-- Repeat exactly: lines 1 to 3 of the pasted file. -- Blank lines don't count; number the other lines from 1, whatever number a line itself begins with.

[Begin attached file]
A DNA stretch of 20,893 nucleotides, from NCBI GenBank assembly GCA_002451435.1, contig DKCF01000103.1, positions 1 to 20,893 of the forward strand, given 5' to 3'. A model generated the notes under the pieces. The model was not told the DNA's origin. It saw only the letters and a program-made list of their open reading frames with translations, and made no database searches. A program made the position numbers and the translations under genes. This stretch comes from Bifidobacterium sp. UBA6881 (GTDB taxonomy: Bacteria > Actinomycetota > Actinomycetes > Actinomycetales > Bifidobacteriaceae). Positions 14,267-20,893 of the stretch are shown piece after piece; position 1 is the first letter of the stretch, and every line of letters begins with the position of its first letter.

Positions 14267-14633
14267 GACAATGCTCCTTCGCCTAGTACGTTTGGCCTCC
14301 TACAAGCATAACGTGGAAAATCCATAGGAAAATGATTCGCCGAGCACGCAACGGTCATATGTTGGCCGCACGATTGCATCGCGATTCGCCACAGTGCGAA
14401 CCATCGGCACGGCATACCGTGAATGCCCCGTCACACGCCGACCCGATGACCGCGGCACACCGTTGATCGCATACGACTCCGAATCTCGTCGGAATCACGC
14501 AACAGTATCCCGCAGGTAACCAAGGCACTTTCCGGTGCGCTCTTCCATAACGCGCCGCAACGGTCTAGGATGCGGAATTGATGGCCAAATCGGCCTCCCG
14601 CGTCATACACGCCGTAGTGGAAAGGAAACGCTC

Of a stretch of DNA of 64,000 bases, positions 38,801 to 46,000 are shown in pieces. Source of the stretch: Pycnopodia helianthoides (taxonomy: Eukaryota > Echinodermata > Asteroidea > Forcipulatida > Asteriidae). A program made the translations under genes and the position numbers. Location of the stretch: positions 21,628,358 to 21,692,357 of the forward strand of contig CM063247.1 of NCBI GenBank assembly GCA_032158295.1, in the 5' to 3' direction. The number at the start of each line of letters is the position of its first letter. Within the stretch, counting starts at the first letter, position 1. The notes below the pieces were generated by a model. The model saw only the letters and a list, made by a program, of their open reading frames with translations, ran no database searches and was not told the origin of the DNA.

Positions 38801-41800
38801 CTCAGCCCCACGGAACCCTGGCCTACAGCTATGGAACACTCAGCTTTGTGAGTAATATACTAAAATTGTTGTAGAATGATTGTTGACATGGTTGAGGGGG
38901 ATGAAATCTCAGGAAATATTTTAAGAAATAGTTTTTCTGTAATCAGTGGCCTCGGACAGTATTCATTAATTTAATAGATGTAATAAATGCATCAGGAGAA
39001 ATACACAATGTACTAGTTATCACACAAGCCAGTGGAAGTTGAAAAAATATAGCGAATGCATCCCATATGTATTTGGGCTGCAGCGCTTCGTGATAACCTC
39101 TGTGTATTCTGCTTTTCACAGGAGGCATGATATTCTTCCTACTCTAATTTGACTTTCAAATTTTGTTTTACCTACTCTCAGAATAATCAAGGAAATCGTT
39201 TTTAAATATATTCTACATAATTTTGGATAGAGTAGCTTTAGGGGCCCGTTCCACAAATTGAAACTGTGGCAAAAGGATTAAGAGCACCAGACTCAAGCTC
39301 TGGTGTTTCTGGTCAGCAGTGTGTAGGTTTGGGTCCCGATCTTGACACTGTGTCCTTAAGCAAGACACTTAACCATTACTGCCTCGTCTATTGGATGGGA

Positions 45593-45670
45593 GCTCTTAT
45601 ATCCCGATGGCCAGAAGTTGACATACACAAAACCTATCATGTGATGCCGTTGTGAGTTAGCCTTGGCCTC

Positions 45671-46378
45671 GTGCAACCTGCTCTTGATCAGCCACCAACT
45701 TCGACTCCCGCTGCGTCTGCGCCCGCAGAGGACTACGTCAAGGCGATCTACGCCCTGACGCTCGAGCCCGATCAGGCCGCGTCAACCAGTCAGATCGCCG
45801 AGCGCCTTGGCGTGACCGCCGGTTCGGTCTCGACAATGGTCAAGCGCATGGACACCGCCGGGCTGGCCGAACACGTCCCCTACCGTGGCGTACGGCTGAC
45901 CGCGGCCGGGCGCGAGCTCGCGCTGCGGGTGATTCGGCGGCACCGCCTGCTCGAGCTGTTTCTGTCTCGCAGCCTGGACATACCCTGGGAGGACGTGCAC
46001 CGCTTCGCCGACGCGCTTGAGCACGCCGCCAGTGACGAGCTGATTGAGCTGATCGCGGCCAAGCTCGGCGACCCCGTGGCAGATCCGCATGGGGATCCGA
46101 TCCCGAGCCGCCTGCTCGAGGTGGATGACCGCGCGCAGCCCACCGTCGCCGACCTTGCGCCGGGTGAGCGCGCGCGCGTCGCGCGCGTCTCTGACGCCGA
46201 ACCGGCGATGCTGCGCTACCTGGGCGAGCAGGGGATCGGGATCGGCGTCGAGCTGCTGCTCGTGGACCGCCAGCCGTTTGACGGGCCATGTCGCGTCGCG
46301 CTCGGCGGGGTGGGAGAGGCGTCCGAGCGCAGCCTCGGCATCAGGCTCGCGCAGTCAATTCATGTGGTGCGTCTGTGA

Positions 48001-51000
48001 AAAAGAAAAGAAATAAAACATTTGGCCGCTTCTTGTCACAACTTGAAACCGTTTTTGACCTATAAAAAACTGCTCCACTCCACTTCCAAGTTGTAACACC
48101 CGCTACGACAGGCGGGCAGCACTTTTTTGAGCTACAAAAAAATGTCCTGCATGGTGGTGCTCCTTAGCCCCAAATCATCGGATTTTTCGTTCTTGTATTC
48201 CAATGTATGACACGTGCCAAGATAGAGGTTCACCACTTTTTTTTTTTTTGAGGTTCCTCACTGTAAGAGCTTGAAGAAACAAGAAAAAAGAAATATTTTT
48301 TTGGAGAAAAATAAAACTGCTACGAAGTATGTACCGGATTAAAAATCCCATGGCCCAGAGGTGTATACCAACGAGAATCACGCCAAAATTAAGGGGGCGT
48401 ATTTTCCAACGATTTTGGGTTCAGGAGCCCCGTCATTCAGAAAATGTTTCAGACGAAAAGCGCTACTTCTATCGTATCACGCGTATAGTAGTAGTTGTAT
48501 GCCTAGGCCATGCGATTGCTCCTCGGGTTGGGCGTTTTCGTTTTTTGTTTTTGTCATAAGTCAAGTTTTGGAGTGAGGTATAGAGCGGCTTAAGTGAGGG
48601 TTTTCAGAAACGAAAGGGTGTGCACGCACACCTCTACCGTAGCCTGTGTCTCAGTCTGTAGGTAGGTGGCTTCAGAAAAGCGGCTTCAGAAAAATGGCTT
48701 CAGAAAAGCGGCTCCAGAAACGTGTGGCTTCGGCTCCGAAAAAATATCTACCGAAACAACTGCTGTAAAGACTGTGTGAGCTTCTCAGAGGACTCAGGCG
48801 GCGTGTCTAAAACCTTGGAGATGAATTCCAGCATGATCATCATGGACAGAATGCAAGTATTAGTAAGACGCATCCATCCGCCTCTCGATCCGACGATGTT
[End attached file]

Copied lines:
A DNA stretch of 20,893 nucleotides, from NCBI GenBank assembly GCA_002451435.1, contig DKCF01000103.1, positions 1 to 20,893 of the forward strand, given 5' to 3'. A model generated the notes under the pieces. The model was not told the DNA's origin. It saw only the letters and a program-made list of their open reading frames with translations, and made no database searches. A program made the position numbers and the translations under genes. This stretch comes from Bifidobacterium sp. UBA6881 (GTDB taxonomy: Bacteria > Actinomycetota > Actinomycetes > Actinomycetales > Bifidobacteriaceae). Positions 14,267-20,893 of the stretch are shown piece after piece; position 1 is the first letter of the stretch, and every line of letters begins with the position of its first letter.

Positions 14267-14633
14267 GACAATGCTCCTTCGCCTAGTACGTTTGGCCTCC